Next week the MP945 series will debut, based on Intel’s Core Duo and Solo processors and using what AOpen calls its Mobile on Desktop (MoDT) technology. The first models in the series, the 915s, were introduced to the Canadian market in November.
The new models, which list for between US$799 and US$999, depending on configuration, are similar in size to the Mac Mini and are aimed at several markets including gaming enthusiasts and those who want to build home entertainment systems.
However, Al Peng, the company’s senior sales director, said businesses looking to cut energy costs will also appreciate the Mini PC, which consumes only 65 watts.
“If we start seeing a barrel of oil hitting $70, $80 or even $100, MoDT is going to play a major, major role in the marketplace,” he said, “especially replacing the entire (IT) infrastructure with much cooler, less power-consumption PCs.”
With the help of Intel, AOpen has fashioned an entire system around MoDT, ranging from motherboards for system builders to build custom boxes to the XC Cube and ePC versions of a complete small PC. In May or June it will release a set-top box around the platform for home theatres, said Peng.
Since the introduction of the Mini PC, some 7,000 to 10,000 units have been sold in North America, he said. He didn’t have specific sales figures for Canada.
IDC Canada analyst Eddie Chan said the company doesn’t break out sales figures for small form factor PCs. While he said they could make sense in some environments, they may also have limited markets.
In homes, for example, “that type of form factor does have appeal.” However, the top-end MP945 would cost $1,200 in Canadian dollars, compared to $945 for a Mac Mini. “It’s going to be a little challenging,” he said.
Among business, buyers “we’re starting to get increasing interest and awareness in thermals and noise,” he said. Both Dell and Hewlett-Packard are now making mini-tower desktop PCs, a nod to the move to increase desktop space, he pointed out. The Mini PC could be seen as akin to a thin client PC, he continued. However, he added, a true thin client has better manageability and security. And, he said, businesses still lean towards a traditional PC for employees.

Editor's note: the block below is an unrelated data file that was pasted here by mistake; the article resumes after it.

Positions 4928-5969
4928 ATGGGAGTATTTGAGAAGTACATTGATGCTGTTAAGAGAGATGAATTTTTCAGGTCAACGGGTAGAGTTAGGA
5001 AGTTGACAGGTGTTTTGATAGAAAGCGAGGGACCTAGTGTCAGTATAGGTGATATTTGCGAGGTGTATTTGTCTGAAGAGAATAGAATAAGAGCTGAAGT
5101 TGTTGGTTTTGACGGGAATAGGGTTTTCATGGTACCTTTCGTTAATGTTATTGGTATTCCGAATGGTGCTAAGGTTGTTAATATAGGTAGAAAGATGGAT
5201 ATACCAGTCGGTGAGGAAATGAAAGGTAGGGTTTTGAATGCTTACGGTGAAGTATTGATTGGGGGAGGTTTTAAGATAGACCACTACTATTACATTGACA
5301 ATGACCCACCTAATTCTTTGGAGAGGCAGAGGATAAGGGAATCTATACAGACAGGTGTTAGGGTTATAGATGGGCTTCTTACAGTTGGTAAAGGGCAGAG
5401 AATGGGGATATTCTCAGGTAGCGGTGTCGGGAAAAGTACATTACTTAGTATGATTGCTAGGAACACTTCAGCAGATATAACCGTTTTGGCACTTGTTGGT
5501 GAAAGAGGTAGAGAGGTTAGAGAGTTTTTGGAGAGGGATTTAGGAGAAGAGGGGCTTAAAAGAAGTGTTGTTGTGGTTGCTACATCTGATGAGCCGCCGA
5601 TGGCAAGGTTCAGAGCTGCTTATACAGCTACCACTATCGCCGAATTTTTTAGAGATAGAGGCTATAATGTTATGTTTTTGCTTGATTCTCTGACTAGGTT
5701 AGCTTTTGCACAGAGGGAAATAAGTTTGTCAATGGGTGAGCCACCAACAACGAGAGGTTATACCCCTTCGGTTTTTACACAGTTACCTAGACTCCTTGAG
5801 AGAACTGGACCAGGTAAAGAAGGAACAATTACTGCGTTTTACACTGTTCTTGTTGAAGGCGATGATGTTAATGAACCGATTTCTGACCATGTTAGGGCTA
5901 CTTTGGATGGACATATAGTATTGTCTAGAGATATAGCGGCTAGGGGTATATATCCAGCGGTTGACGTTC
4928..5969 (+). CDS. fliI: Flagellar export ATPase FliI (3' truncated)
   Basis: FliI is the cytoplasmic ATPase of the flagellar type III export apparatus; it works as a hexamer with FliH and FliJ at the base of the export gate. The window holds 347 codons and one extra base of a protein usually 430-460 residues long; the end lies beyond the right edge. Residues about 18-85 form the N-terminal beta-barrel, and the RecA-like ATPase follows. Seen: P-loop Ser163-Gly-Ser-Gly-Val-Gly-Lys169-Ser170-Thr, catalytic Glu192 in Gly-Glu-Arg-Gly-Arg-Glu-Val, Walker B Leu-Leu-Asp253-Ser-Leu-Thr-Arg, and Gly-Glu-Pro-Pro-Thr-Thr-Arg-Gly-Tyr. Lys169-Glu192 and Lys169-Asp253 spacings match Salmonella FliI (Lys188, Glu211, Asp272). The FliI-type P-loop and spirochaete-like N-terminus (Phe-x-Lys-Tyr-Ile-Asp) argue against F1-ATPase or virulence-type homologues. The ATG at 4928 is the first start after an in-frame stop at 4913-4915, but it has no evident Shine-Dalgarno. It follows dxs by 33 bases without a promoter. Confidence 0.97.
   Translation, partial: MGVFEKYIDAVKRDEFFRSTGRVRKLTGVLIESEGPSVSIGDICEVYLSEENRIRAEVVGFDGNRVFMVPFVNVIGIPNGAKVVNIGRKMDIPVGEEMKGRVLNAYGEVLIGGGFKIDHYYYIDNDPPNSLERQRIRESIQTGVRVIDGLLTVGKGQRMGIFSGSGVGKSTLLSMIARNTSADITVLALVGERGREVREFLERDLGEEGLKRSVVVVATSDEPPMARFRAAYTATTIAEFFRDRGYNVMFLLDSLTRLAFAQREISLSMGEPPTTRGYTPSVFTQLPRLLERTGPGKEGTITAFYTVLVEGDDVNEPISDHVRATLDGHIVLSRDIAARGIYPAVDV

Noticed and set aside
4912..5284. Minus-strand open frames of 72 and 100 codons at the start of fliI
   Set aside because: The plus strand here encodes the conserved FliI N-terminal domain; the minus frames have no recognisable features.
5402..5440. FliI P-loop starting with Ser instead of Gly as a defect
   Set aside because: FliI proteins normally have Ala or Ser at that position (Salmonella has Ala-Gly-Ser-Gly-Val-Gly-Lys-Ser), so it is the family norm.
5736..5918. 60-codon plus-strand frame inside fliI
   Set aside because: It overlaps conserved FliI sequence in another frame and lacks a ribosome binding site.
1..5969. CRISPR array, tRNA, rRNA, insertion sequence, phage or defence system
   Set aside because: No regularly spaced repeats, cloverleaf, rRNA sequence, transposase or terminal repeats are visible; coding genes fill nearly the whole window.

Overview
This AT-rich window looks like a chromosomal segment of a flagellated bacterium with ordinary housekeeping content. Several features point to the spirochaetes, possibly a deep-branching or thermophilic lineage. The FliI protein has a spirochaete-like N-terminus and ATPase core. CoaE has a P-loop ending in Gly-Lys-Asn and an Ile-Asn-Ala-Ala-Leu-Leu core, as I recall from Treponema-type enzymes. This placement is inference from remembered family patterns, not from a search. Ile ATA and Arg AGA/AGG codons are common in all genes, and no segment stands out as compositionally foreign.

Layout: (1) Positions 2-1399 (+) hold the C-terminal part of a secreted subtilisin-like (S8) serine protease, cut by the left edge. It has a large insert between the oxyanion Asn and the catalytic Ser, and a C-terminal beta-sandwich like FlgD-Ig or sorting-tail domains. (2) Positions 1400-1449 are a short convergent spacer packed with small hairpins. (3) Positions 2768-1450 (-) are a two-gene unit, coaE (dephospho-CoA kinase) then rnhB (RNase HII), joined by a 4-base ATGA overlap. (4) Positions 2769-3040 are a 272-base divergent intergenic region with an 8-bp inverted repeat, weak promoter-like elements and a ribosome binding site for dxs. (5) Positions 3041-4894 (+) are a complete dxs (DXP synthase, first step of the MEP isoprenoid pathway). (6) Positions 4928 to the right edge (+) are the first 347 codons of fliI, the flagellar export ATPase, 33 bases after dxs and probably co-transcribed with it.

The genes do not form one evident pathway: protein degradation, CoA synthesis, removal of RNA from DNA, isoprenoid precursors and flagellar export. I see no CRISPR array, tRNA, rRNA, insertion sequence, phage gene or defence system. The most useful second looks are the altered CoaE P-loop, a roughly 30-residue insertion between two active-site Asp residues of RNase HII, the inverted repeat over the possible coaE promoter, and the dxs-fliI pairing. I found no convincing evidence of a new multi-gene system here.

In his desktop forecasts he doesn’t see sales of mini-PCs ramping up until at least 2009.
The MP945, built around Intel’s 945Gm chipset comes in two models. The top of the line VX, which is ready for Intel’s Viiv platform, comes with Windows XP Media Edition, 1Gb of DDRII memory, a TV out port, a DVD-RW drive, an 80Gb hard drive and either dual core or single core CPUs.
The base X model, which is not Viiv-ready because it is aimed at the corporate market, has a 40Gb hard drive and 512 Mb of memory.
List prices for the MP945 are up over the MP915s, which have less powerful CPUs and stays in the catalogue. Their prices run from US$499 to US$799.
Peng said Toronto-area resellers can get a closer look at the Mini PC and AOpen’s strategy for the platform at the Intel Channel Conference May 25 and May 29.
AOpen wants to convince system builders to shape systems around the platform. Peng says they can be built for space- or low energy-demanding applications such as running displays, kiosks or point-of-sales devices, squeezed into cars or yachts and set on hospital carts. AOpen is designing a server version which it believes can pack four motherboards into the space of one in a 1U housing.
One VAR is trying to convince an Alberta school board to replace thousands of desktops with the Mini PC, he said.
“We have the entire ecosystem,” said Peng, noting that there are now seven MoDT motherboards. The top model is the i975a-YDG, which can carry up to 4Gb of memory and has slots for two video cards. “We are providing a sales kit that lists all the performance for these motherboards to prove this is a gamer’s dream.”
“We tend to believe MoDT will take off very fast.”